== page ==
The Incidental "Other": A Foucaultian interrogation of educational policy effects
Graham, Linda J. (2005) The Incidental "Other": A Foucaultian interrogation of educational policy effects. In American Educational Research Association Conference, April 11th to 16th, Montreal.
The Department of Education in the Australian state of Queensland promotes inclusiveness and states a commitment to all students achieving to their full potential (Inclusive Learning, 2004, p.17). Paradoxically, comprehensive review and analysis of Queensland Government education department policy (Ascertainment Procedures, 2002; Defining Students with Disabilities, 2001; Inclusive Education: Students with Disabilities, 2004; Ministerial Taskforce on Inclusive Education, 2004), indicates the vision of inclusive education is subordinate to the problematic of ‘inclusion as calculus’ (Ware, 2002, p.149), as demonstrated by Queensland’s preoccupation with the logistics of placing and resourcing disabled children in mainstream schools.
The aim of this paper is to begin to consider the implications of conceptualising inclusive education via such limited notions of inclusion, by questioning what effects the practices involved might have upon those children whose difference remains outside institutionally “recognised‿ forms of Otherness . Interestingly the psychiatric category at the foci of this discussion, Attention Deficit Hyperactivity Disorder or “ADHD‿, is not recognised within either the learning disability or disability categories eligible for educational support in the state of Queensland. Such avoidance through the non-recognition of ADHD/behaviour disorder is remarkable given that the diagnostic rate of ADHD is increasing across all states in Australia at an exponential rate (Davis et al., 2001; OECD, 2003; Prosser et al., 2002; Swan, 2000), as is the concomitant prescription rate for stimulant medication (Mackey & Kopras, 2001). It appears then that any role schooling plays in the psycho-pathologisation of children (Panksepp, 1998; Thomas & Glenny, 2000) is, at least in the Queensland context, implicit in nature since there is no formal identification process similar to those for identifying and classifying disability (Ascertainment Procedures, 2002; EAP, 2004) or learning disability (Appraisement Intervention, 2001), to which one can attribute responsibility for locating ADHD/behaviour disorder in Queensland school children. Utilising a conceptual framework derived from the work of Foucault, this paper engages with this problematic to question what processes and practices might inform the construction of "disorderly" schooling identities and further, may work to legitimise the differential treatment of such children within the Queensland educational context.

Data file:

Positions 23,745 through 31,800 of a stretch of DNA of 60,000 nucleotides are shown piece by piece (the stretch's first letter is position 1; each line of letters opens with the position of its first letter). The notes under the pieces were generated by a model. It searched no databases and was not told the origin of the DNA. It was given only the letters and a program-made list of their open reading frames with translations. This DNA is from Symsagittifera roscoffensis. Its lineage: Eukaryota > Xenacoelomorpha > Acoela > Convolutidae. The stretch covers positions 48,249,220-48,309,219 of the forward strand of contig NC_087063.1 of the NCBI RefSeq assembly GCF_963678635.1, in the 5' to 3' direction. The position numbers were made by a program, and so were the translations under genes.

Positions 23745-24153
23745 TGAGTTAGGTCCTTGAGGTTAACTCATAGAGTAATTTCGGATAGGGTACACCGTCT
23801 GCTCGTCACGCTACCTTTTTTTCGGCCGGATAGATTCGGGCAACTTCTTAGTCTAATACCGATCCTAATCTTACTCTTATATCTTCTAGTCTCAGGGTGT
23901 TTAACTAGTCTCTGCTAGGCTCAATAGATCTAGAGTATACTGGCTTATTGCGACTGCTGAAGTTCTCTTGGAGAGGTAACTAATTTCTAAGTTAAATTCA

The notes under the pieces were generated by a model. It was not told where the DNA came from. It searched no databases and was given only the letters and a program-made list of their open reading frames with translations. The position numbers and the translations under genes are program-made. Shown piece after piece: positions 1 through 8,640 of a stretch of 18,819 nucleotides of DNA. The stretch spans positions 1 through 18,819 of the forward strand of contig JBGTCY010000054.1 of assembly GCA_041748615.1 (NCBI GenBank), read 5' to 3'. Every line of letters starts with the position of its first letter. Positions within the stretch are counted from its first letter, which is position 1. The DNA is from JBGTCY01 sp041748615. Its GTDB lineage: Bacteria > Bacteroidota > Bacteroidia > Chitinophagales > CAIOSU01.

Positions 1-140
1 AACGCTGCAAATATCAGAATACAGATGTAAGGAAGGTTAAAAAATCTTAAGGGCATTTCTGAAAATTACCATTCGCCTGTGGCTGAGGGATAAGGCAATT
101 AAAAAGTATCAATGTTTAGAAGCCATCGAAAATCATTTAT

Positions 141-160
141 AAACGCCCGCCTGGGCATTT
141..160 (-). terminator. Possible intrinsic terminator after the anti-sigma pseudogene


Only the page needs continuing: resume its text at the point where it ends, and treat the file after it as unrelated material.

Impact and interest:
Citation countsare sourced monthly fromand citation databases.
These databases contain citations from different subsets of available publications and different time periods and thus the citation count from each is usually different. Some works are not in either database and no count is displayed. Scopus includes citations from articles published in 1996 onwards, and Web of Science® generally from 1980 onwards.
Citations counts from theindexing service can be viewed at the linked Google Scholar™ search.
Full-text downloadsdisplays the total number of times this work’s files (e.g., a PDF) have been downloaded from QUT ePrints as well as the number of downloads in the previous 365 days. The count includes downloads for all files if a work has more than one.
|Item Type:||Conference Paper|
|Additional Information:||This conference paper will be published in the International Journal of Inclusive Education, (2006) Vol.10, Issue 1: http://dx.doi.org/10.1080/13603110500173217|
|Keywords:||Foucault, ADHD, education policy, inclusive education, inclusion, disability, learning disability, Attention Deficit Hyperactivity Disorder, behaviour disorder, discourse, exclusion, behaviour management, poststructural research methodology, social construction|
|Subjects:||Australian and New Zealand Standard Research Classification > EDUCATION (130000) > SPECIALIST STUDIES IN EDUCATION (130300) > Educational Administration Management and Leadership (130304)|
Australian and New Zealand Standard Research Classification > STUDIES IN HUMAN SOCIETY (160000) > SOCIOLOGY (160800) > Sociology of Education (160809)
Australian and New Zealand Standard Research Classification > PHILOSOPHY AND RELIGIOUS STUDIES (220000) > HISTORY AND PHILOSOPHY OF SPECIFIC FIELDS (220200) > History and Philosophy of Education (220202)
|Divisions:||Current > QUT Faculties and Divisions > Faculty of Education|
|Copyright Owner:||Copyright 2005 American Educational Research Association|
|Copyright Statement:||Reproduced in accordance with the copyright policy of the publisher.|
|Deposited On:||15 Dec 2005|
|Last Modified:||09 Jun 2010 22:24|
Available Versions of this Item
- The Incidental "Other": A Foucaultian interrogation of educational policy effects. (deposited 15 Dec 2005)[Currently Displayed]
Repository Staff Only: item control page